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NASA’s Dawn spacecraft recently reached its lowest altitude orbit over dwarf planet Ceres, and has been returning images of craters on Ceres with a network of cracks, bright material exposed on crater rims, and in spots all over the surface, and rough cratered terrain everywhere. The Dawn spacecraft has returned more than 16,000 pictures of Ceres in 2015, including more than 2,000 since descending to its low orbit in December 2015. January 1, 2016 is the 215th anniversary of Giuseppe Piazzi’s discovery of Ceres. More: New Details On Ceres Seen in Dawn Images Dawn Blog Also in The Dawn Misson to the Asteroid Belt Dawn Mission Sees Dwarf Planet Ceres Rotating Dawn Images of Ceres now Better Than the Hubble Space Telescope Dawn Inches Ever Closer to Ceres Ceres Ever Closer Ceres to Capture Dawn Today Where are all the new images of Ceres? Just a Sliver of Ceres Dawn Spies Ceres’ North Pole Ceres from Dawn’s RC3 Orbit Cratered … Continue reading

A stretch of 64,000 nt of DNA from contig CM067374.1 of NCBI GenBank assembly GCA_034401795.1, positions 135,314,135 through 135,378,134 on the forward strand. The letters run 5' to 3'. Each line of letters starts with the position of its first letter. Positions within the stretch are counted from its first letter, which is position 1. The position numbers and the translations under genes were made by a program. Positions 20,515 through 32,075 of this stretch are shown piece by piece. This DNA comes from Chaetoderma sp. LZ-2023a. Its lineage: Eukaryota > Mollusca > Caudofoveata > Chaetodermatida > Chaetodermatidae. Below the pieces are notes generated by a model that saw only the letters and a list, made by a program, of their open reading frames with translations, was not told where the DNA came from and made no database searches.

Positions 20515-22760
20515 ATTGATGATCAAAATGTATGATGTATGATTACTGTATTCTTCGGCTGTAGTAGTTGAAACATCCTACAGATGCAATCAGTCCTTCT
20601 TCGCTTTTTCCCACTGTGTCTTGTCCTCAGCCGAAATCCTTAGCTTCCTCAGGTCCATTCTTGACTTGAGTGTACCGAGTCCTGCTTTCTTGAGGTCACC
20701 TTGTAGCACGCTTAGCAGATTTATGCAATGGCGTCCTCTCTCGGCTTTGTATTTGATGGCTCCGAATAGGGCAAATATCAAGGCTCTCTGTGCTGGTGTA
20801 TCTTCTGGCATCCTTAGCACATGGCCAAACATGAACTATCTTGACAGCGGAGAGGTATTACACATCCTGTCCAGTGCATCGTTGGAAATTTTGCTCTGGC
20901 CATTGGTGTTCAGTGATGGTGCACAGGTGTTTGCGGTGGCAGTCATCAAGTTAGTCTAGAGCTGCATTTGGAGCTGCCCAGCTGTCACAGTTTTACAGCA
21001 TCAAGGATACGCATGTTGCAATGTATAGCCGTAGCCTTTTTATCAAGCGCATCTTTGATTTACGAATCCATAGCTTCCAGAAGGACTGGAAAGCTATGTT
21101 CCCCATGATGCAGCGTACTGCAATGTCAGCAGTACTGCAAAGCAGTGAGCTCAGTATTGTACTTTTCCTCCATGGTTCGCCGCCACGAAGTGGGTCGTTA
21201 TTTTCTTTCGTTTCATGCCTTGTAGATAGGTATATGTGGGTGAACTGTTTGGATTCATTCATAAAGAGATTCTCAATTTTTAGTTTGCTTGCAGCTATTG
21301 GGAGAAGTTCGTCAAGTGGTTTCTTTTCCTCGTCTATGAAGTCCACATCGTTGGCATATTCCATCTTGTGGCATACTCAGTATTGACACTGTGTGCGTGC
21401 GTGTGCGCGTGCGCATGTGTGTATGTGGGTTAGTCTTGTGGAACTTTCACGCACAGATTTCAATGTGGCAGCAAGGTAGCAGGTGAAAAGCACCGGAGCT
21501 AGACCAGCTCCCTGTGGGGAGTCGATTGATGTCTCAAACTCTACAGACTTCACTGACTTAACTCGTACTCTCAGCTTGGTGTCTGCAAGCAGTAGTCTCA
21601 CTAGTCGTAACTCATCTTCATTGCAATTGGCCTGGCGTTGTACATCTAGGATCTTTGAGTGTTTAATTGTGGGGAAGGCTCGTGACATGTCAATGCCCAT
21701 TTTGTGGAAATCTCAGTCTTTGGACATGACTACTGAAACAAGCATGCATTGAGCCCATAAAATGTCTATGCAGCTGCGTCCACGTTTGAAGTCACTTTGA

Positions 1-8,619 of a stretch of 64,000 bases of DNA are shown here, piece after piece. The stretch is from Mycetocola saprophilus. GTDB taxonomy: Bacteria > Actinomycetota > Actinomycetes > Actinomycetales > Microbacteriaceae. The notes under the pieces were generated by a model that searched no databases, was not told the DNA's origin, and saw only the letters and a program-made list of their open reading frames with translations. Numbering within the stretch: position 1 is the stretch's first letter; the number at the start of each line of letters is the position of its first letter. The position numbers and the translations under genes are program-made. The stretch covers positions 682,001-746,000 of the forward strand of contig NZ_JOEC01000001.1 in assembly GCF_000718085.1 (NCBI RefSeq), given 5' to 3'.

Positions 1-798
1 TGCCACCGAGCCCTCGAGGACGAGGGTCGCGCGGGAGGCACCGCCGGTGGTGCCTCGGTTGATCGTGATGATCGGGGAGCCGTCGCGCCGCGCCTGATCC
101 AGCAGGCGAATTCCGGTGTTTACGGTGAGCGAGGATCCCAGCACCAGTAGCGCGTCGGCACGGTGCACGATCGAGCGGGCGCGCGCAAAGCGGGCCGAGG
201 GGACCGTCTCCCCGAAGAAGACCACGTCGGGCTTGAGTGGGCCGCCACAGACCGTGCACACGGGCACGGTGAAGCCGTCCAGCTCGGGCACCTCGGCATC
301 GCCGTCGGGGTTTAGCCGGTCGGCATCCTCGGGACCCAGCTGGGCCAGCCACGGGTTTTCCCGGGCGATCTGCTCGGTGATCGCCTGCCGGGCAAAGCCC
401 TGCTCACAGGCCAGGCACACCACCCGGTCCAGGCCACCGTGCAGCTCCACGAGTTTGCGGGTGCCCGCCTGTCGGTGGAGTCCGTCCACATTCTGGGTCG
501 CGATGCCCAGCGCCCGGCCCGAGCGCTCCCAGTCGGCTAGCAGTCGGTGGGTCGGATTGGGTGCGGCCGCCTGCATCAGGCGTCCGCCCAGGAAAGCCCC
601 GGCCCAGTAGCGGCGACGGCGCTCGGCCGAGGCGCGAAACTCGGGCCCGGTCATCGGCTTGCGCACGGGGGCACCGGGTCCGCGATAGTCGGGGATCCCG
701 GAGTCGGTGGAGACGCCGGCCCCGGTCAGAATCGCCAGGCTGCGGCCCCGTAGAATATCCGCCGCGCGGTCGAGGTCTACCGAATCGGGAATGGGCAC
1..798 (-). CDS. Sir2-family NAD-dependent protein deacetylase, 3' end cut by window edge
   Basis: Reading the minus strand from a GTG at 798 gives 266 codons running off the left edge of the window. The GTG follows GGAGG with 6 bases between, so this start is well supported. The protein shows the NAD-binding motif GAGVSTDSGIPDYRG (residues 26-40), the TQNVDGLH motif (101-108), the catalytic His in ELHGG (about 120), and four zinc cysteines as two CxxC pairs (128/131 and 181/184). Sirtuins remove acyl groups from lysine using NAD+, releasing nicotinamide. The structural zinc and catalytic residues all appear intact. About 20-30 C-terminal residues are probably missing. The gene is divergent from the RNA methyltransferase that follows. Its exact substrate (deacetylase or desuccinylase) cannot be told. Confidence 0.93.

Ceres South Polar Region
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The Dawn spacecraft is orbiting Ceres at its final altitude of 385 km (240 mi). The Dawn Twitter feed has been awash recently with images of the surface of the dwarf planet. The image above shows an area near Ceres’ south polar region. The shadows appear elongated because from this perspective, so close to Ceres’ south pole, the sun is never very high in the sky. On Dec. 18, 2015, the Dawn twitter feed posted that the spacecraft had begun intensive observations of Ceres. Update: Today I begin my intensive observations of #Ceres at this lowest altitude (~240 mi) pic.twitter.com/yUWFsPaxj9 — NASA's Dawn Mission (@NASA_Dawn) December 18, 2015 Today, on the final day of 2015, the Dawn Twitter feed posted a video showing some of the amazing images the Dawn spacecraft has returned from Ceres over the past year. I've had an amazing first year at #Ceres! Some photos of my journey: pic.twitter.com/g3z1SMRBF7 — NASA's Dawn Mission (@NASA_Dawn) December 31, … Continue reading

Dawn Mission High Altitude Mapping Orbit Complete